INDIANAPOLIS (WTHR) - Advocates for medical marijuana are wasting no time. The day after a bill was filed to legalize it here in Indiana, supporters held a rally.
It was the first such rally inside the Statehouse and the first time a Republican lawmaker stood before a crowd and made this promise: "I will not stop until Indiana becomes a medical cannabis state."
State Rep. Jim Lucas, R-Seymour, made the promise Wednesday, one day after he filed a 28-page bill calling for decriminalizing marijuana and allowing its use for serious medical conditions.
"I didn't come [to the Statehouse] to turn good Hoosiers into criminals or to deny them something that has shown and proven to be something that provides a better quality of life across America," Lucas said.
The rally drew veterans, moms and grandparents, many with a compelling reason for attending.
Teresa Lowe drove up from Columbus for her "first rally ever."
"I'm in pain constantly," she said, noting she's tired of being on powerful pain killers and dealing with their side effects.
"My lower back and neck have been messed up and my vertebrae and discs are out of whack," Lowe said. "I also have Fibromyalgia. So, hopefully they will legalize marijuana so I can try something more natural."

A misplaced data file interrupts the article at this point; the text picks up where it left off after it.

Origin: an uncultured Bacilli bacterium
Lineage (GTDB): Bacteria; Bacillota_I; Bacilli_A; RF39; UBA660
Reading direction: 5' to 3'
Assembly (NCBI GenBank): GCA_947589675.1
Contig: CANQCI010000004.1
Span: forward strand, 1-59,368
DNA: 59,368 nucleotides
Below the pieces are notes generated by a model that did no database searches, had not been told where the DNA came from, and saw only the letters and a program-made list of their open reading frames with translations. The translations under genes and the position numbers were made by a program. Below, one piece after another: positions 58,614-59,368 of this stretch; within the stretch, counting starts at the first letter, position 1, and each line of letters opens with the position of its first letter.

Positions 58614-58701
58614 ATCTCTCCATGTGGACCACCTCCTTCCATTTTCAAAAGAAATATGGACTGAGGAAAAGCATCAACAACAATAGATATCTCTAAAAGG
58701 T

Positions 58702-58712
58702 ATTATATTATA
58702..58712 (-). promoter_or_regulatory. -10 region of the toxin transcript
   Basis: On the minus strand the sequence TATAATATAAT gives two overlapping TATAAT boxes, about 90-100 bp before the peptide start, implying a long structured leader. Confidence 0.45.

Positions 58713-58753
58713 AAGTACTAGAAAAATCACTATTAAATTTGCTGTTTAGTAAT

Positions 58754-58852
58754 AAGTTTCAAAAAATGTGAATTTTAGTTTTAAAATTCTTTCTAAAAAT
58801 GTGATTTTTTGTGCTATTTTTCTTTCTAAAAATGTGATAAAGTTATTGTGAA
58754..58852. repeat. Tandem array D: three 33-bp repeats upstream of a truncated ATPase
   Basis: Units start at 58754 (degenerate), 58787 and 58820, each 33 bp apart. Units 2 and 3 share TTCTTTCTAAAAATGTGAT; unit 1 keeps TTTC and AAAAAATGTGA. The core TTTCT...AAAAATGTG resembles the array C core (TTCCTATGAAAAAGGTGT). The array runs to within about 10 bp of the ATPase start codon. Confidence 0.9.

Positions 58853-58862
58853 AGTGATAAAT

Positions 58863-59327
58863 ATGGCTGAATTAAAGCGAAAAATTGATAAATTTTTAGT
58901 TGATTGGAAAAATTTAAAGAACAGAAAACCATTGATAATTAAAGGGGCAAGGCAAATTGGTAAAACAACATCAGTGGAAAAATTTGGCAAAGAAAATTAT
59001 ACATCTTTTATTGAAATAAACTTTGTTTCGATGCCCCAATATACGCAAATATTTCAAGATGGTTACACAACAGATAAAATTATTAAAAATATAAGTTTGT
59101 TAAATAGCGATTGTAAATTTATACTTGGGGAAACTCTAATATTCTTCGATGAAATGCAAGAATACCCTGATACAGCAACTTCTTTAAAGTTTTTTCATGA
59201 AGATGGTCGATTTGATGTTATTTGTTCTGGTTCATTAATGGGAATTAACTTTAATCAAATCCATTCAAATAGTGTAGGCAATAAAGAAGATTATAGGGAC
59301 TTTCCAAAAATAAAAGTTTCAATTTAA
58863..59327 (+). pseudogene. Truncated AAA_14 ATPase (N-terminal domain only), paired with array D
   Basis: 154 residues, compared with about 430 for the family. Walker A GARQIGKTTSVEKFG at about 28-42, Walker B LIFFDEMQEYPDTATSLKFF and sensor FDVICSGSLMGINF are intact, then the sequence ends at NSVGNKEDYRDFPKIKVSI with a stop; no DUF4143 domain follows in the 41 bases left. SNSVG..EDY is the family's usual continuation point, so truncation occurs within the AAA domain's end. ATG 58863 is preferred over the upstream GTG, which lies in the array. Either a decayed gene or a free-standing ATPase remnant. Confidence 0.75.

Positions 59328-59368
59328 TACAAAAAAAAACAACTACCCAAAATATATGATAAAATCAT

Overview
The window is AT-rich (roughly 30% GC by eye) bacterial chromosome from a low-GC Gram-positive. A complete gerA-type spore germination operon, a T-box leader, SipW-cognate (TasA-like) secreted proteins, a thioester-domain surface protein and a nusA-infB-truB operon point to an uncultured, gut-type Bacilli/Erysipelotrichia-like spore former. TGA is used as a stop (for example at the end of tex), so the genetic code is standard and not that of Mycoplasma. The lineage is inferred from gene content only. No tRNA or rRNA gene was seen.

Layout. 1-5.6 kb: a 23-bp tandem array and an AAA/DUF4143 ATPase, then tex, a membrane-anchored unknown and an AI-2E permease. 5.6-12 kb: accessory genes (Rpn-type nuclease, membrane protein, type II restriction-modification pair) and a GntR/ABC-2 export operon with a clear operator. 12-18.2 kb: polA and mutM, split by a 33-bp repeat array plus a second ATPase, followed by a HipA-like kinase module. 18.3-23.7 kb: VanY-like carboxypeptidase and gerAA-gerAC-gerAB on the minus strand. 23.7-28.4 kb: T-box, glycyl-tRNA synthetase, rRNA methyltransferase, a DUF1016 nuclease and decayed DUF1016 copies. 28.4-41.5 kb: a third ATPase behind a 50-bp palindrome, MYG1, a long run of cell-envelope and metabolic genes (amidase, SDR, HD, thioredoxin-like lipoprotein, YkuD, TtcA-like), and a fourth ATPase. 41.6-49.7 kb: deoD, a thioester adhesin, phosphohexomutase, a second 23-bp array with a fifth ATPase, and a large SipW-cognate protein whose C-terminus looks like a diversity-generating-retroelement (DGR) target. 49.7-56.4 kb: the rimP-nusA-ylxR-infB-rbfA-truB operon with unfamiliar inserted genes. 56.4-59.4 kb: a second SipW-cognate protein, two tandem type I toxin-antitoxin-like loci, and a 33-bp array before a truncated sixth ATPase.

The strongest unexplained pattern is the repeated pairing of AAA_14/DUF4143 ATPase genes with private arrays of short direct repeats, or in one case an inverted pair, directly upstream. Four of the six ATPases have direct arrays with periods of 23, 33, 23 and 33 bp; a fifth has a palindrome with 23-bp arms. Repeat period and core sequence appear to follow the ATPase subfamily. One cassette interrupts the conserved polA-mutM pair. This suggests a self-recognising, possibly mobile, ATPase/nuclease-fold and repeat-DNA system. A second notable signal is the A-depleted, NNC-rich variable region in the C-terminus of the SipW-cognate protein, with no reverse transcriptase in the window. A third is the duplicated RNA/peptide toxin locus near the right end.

Melissa Sfrua on Indianapolis said she suffers from generalized anxiety. Like Lowe, she wants more options with fewer side effects and, she said, medical marijuana has worked for her having tried it in a state where it's legal.
"It just completely relaxed me and gave me the ability to get a good night's rest and quiet my mind and I felt great the next day. There was no pharmaceutical hangover, nothing like that," Sfrua said.
Bobbi Jo Young, who's long advocated for legalization, admits while it's still an uphill battle the tide is changing. For one, 29 states have legalized medical marijuana; two, it's now being championed by a Republican lawmaker.
Young said what's different is "Mr. Lucas stepped up and said, 'I can do this.' We haven't had a political figure of his stature come out in support and I think that changes the game."
Two Democratic lawmakers also plan to introduce bills calling for legalizing medical marijuana. But just because a bill is filed doesn't mean it will even make it to a committee, much less become law. In fact, no bill calling for medical cannabis has ever gotten a hearing in Indiana. Advocates hope that changes this session.
Either way, it's sure to face strong opposition. State Attorney General Curtis Hill and a group of county prosecutors have already drawn the lines saying marijuana isn't medicine and legalizing it would be wrong for Indiana.